BENEFITING: National Blood Clot Alliance
ORGANIZER: National Blood Clot Alliance
1 person will die every 6 minutes in the US due to a blood clot. 274 people in the United States will die every day due to a blood clot.
In 2014, that person could've been me.
That winter, I fell on the ice and broke my leg, requiring surgery to implant a plate and several screws to stabilize the bone. Months into my recovery, the swelling in my calf remained. I kept bringing it up to my doctor, but he never seemed concerned and told me I needed to get more active.
Anyone who knows me knows I was active. I didn't consider myself an athlete, per se, but I was an avid hiker and biker, and had run my first marathon the previous summer.
When I finally pushed myself to my old norms, I realized something was desperately wrong. It was nearly four months after breaking my leg that I found out I had a DVT from my pelvis to my calf. I spent six challenging months on a blood-thinner and then had a follow-up ultrasound that showed the clot was gone but the valves in my leg that help blood return to my heart were damaged.
I haven't let it stop me. There are definite aches and strange feelings in my leg I can't describe to anyone who hasn't experienced them. But I was determined to become myself again so I signed up for and ran the LA Marathon nine months after that diagnosis. That year my husband and I also hiked the 93-mile Wonderland Trail around Mt. Rainier. Last year I completed a run-kayak-bike triathlon.
This year, though, it's the mother of all running events, in my mind: The New York City Marathon. I had previously joined a Facebook group for runners who've survived blood clots. I'm in the company of marathoners, ultramarathoners, Ironmen, people who are happy to just be out running a 5k again, and people who were recently diagnosed and scared shitless, just like I was. Through that group, I learned of the National Blood Clot Alliance and Team Stop the Clot NYC. I wanted to be on that team, to represent the NBCA and help raise funds to increase awareness of blood clots and reduce the number of people who suffer and sometimes die from them.
I'm grateful I'm still here to run. And I'm grateful for the opportunity to help others. From the bottom of my heart, thanks for helping a cause that's beyond near and dear to me.
All you Saratoga friends, I hope you make it down to the finish line to say hi on Sunday, November 5!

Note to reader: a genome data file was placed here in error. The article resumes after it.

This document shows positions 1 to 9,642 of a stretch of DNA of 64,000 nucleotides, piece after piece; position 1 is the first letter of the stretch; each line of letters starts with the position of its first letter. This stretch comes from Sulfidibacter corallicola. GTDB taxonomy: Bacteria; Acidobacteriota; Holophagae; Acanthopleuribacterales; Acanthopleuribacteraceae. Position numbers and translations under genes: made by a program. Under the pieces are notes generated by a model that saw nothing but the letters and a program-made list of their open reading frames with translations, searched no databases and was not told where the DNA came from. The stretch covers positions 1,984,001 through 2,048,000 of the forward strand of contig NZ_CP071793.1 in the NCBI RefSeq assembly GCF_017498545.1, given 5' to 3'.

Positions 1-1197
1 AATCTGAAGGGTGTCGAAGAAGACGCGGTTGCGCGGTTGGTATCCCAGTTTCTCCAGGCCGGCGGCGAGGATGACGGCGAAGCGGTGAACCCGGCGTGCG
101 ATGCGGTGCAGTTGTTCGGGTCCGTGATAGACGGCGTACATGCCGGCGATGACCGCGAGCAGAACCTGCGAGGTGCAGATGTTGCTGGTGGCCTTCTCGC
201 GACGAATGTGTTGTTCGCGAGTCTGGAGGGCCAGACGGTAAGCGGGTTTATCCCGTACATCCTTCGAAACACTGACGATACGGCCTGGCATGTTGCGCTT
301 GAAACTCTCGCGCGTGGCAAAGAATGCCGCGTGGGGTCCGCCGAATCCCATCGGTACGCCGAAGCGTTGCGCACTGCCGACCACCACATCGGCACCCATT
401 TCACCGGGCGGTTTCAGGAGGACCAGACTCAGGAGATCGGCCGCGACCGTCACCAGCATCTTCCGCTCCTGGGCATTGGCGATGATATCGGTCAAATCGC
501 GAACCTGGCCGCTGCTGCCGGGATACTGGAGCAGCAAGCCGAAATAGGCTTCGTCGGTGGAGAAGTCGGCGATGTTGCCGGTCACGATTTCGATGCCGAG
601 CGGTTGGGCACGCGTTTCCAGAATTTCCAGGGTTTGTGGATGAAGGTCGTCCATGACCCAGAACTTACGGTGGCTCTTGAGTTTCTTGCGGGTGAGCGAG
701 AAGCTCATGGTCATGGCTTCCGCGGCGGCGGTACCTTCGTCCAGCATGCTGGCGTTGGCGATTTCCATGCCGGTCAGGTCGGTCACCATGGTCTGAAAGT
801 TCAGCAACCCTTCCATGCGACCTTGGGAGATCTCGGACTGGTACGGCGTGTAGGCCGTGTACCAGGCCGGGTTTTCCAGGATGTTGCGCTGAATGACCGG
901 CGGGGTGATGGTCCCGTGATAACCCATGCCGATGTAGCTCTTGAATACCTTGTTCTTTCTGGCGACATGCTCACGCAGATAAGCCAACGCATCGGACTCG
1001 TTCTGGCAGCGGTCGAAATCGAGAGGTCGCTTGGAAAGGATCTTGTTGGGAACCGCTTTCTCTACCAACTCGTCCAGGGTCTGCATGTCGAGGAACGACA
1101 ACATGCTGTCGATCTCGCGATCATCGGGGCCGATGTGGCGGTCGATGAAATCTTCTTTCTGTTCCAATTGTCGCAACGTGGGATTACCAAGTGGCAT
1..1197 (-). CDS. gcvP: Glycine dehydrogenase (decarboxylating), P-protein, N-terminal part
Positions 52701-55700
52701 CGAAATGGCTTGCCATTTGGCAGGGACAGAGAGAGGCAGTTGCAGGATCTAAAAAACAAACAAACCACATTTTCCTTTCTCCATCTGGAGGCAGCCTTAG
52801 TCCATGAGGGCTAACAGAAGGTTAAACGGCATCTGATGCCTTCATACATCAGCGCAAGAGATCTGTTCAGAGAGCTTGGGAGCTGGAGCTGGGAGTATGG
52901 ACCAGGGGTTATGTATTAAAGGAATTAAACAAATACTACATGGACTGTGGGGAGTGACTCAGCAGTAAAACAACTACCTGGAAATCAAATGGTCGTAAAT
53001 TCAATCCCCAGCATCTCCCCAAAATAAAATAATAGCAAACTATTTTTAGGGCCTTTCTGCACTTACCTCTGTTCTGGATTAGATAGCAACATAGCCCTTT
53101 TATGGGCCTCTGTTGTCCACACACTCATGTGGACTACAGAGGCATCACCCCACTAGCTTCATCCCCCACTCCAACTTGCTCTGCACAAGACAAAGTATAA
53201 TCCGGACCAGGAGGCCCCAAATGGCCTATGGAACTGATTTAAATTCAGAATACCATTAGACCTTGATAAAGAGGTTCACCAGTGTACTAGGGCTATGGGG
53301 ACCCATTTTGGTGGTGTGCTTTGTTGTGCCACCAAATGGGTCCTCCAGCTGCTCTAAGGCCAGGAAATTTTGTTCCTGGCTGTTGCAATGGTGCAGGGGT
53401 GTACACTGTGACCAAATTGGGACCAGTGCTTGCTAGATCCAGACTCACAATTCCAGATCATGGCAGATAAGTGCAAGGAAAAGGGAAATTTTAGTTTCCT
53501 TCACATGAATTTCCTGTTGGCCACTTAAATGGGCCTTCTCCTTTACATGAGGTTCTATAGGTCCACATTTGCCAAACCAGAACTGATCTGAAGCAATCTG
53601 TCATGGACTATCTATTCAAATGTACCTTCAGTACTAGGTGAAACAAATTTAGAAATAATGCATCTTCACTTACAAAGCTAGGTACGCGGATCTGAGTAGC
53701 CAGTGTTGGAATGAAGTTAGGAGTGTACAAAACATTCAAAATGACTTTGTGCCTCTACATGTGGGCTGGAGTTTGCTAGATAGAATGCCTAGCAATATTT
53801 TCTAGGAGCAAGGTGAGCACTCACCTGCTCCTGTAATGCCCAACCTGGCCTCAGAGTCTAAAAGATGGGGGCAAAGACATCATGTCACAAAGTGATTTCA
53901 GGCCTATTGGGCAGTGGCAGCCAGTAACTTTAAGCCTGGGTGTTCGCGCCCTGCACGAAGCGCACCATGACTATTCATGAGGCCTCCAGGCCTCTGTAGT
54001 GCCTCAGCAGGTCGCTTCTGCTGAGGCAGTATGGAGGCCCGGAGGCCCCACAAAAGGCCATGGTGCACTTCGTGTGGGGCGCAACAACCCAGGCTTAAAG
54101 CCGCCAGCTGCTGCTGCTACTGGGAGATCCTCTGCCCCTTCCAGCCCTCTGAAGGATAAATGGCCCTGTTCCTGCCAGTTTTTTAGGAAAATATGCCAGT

P.S. Here's more on the National Blood Clot Alliance and Team Stop the Clot, what they do, and who they serve:
- Prevent thrombosis and its complications.
- Reduce death and illness related to thrombosis.
- Assist in establishing guidelines for prevention, treatment, and management of blood clots.
- Promote funding for and establishment of comprehensive thrombophilia programs to allow every patient access to thrombosis specialists within a reasonable distance where patients live.
- Promote and assist scientists with research efforts relating to all aspects of thrombosis and thrombophilia.
- Encourage activities to increase the number of specialists in thrombosis and thrombophilia, such as endowing training fellowships.
- Initiate and promote educational activities for the medical and patient community, and for the public.
- Create a national policy agenda and a grassroots advocacy network.National Blood Clot Alliance wrote -
Team Stop The Clot® -- Six Years Running.
We’re proud of our history, and even more proud of our 39 runners who've crossed the finish line, raised more than $200,000, and brought blood clot awareness to their family and friends throughout the country.
Our Team's goal is to raise funds for our mission of education and awareness. Typically, it's a Team of blood clot survivors or those running to honor a loved one touched by blood clots. As you read their stories you'll learn about their commitment and dedication to raise funds, awareness, train, and run 26.2 miles on an early November day in NYC.
The startling blood clot statistics tell it all:
- 1 person will die every 6 minutes in the US due to a blood clot.
- 274 people in the US will die every day due to a blood clot.
- Between 600,000 - 900,000 new blood clots are diagnosed annually in the US, with 100,000 deaths related to blood clots. The #'s do not include those who survive but live with complications.
- Blood clots kill more people every year than AIDS, breast cancer, and car accidents combined.
Tragically, too many lives are affected by blood clots, and too many lives are lost because public awareness about life-threatening blood clots is so low. Numerous studies have shown that fewer than 1 in 4 people are aware of the signs and symptoms of blood clots.
Blood clots don't discriminate. Regardless of age, race or gender, we are all at risk. No matter how young or physically fit you may be, you can still be affected.
Please donate today to help NBCA save lives. as we continue our mission to advance prevention, early diagnosis and successful treatment of life-threatening blood clots such as deep vein thrombosis, pulmonary embolism, and clot-provoked stroke.